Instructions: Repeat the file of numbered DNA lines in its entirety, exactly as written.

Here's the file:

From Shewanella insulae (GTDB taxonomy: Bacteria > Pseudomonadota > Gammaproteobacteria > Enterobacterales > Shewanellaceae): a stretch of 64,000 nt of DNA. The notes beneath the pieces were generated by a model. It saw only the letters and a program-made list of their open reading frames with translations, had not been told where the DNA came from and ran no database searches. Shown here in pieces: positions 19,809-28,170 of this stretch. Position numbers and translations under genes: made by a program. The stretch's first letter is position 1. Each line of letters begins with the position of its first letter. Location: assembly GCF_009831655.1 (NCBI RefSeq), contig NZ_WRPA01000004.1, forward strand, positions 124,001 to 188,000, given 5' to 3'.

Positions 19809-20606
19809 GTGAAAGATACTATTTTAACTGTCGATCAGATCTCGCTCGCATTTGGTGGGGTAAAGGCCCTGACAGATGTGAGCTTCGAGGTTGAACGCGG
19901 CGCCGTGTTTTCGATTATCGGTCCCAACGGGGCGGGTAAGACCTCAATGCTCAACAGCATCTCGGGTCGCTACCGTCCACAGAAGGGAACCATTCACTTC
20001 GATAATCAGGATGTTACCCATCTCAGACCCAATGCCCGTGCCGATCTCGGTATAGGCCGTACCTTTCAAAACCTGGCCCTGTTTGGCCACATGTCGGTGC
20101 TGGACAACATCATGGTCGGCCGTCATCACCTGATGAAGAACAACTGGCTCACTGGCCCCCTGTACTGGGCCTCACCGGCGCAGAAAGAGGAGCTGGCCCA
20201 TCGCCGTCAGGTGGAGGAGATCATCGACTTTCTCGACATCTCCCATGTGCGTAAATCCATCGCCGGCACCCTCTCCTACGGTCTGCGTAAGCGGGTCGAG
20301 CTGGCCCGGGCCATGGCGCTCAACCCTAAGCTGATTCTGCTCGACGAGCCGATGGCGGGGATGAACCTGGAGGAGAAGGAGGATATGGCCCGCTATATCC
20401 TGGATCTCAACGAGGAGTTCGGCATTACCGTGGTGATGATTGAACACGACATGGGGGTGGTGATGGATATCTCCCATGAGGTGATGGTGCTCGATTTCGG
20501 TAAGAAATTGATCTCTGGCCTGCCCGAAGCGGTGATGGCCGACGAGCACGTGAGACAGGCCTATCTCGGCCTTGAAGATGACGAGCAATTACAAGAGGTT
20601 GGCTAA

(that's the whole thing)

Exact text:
From Shewanella insulae (GTDB taxonomy: Bacteria > Pseudomonadota > Gammaproteobacteria > Enterobacterales > Shewanellaceae): a stretch of 64,000 nt of DNA. The notes beneath the pieces were generated by a model. It saw only the letters and a program-made list of their open reading frames with translations, had not been told where the DNA came from and ran no database searches. Shown here in pieces: positions 19,809-28,170 of this stretch. Position numbers and translations under genes: made by a program. The stretch's first letter is position 1. Each line of letters begins with the position of its first letter. Location: assembly GCF_009831655.1 (NCBI RefSeq), contig NZ_WRPA01000004.1, forward strand, positions 124,001 to 188,000, given 5' to 3'.

Positions 19809-20606
19809 GTGAAAGATACTATTTTAACTGTCGATCAGATCTCGCTCGCATTTGGTGGGGTAAAGGCCCTGACAGATGTGAGCTTCGAGGTTGAACGCGG
19901 CGCCGTGTTTTCGATTATCGGTCCCAACGGGGCGGGTAAGACCTCAATGCTCAACAGCATCTCGGGTCGCTACCGTCCACAGAAGGGAACCATTCACTTC
20001 GATAATCAGGATGTTACCCATCTCAGACCCAATGCCCGTGCCGATCTCGGTATAGGCCGTACCTTTCAAAACCTGGCCCTGTTTGGCCACATGTCGGTGC
20101 TGGACAACATCATGGTCGGCCGTCATCACCTGATGAAGAACAACTGGCTCACTGGCCCCCTGTACTGGGCCTCACCGGCGCAGAAAGAGGAGCTGGCCCA
20201 TCGCCGTCAGGTGGAGGAGATCATCGACTTTCTCGACATCTCCCATGTGCGTAAATCCATCGCCGGCACCCTCTCCTACGGTCTGCGTAAGCGGGTCGAG
20301 CTGGCCCGGGCCATGGCGCTCAACCCTAAGCTGATTCTGCTCGACGAGCCGATGGCGGGGATGAACCTGGAGGAGAAGGAGGATATGGCCCGCTATATCC
20401 TGGATCTCAACGAGGAGTTCGGCATTACCGTGGTGATGATTGAACACGACATGGGGGTGGTGATGGATATCTCCCATGAGGTGATGGTGCTCGATTTCGG
20501 TAAGAAATTGATCTCTGGCCTGCCCGAAGCGGTGATGGCCGACGAGCACGTGAGACAGGCCTATCTCGGCCTTGAAGATGACGAGCAATTACAAGAGGTT
20601 GGCTAA